Some children develop asthma attacks only after exercise, and about 90 percent of all people with asthma are susceptible to attacks brought on by exercise or participating in sports.
InteliHealth Medical Content
Some children develop asthma attacks only after exercise, and most people with asthma are susceptible to attacks brought on by exercising or participating in sports. Typically, these attacks occur after six to 10 minutes of vigorous exercise.
Most attacks are brief, lasting only a few minutes, but some can continue for hours and may require medication. Symptoms of exercise-induced asthma typically include coughing, tightness in the chest or wheezing and shortness of breath.
Running, jogging and vigorous sports that result in mouth-breathing are most likely to trigger an exercise-induced asthma attack — especially when done in cold, dry air. Cold-weather sports, such as ice hockey and skiing, are also likely to provoke an attack in susceptible people. That's because exercise-induced asthma usually stems from a loss of heat and moisture in tissues lining the respiratory tract as the result of inhaling large amounts of cold, dry air.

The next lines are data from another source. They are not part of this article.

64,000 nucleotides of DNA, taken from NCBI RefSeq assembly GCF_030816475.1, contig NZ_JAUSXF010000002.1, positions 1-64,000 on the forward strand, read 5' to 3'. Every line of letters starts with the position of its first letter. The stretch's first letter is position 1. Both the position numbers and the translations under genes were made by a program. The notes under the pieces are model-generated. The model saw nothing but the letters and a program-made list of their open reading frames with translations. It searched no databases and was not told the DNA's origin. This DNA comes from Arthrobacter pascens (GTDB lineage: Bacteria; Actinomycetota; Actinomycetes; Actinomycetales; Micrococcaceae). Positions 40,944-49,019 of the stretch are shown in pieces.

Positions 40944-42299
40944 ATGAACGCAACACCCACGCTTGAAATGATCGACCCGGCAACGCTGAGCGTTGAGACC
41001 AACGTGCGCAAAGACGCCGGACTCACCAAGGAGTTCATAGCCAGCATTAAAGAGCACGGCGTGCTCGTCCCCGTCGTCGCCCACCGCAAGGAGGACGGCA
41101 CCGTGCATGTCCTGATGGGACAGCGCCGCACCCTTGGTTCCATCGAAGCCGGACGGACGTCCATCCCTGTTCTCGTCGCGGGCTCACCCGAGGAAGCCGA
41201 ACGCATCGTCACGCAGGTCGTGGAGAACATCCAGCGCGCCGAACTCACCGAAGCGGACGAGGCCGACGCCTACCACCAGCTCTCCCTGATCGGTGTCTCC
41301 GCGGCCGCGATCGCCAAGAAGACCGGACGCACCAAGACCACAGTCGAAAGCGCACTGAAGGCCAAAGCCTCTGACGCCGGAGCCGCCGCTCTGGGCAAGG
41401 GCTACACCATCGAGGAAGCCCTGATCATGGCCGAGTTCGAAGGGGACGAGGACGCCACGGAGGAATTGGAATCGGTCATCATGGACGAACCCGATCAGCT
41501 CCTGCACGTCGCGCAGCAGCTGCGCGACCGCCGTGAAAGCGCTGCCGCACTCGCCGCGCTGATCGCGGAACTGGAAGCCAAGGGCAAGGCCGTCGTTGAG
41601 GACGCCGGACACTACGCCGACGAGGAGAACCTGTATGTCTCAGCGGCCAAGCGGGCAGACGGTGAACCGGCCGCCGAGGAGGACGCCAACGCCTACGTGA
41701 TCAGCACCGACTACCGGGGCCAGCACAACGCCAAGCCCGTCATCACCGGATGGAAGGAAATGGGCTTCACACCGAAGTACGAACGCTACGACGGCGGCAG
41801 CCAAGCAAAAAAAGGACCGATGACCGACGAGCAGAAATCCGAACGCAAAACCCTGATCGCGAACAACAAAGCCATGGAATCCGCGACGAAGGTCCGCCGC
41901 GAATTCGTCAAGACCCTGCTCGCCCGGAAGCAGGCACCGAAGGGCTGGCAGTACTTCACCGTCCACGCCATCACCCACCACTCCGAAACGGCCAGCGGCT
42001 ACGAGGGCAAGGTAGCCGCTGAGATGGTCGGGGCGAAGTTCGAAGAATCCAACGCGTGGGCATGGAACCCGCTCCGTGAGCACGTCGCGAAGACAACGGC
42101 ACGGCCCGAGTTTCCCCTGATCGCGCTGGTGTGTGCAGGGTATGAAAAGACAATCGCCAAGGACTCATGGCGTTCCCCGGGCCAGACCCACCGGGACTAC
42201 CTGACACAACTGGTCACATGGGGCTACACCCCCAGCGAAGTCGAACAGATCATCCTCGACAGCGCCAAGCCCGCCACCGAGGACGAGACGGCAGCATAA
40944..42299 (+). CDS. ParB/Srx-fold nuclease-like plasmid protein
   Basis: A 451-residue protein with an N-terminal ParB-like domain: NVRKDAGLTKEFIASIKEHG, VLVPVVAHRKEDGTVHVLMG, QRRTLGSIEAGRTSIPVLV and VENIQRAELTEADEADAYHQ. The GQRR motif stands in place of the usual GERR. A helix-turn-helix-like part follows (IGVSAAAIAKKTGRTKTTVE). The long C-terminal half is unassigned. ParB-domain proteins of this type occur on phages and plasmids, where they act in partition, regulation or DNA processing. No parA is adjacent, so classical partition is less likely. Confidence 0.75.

These attacks can often be prevented by taking medication before exercise, doing warm-up exercises before your workout or participating in sports in warm, humid environments, such as an indoor swimming pool. In fact, swimming is the ideal sport for those with exercise-induced asthma because the air above the water line is warm and humid.
Having asthma doesn't mean you can't be an active athlete. Still, if you have exercise-induced asthma or are susceptible to attacks when you exercise, you may need to take medication before doing physical activities in very cold weather and when pollen counts are high, air quality is poor or you have a cold or other respiratory tract infection.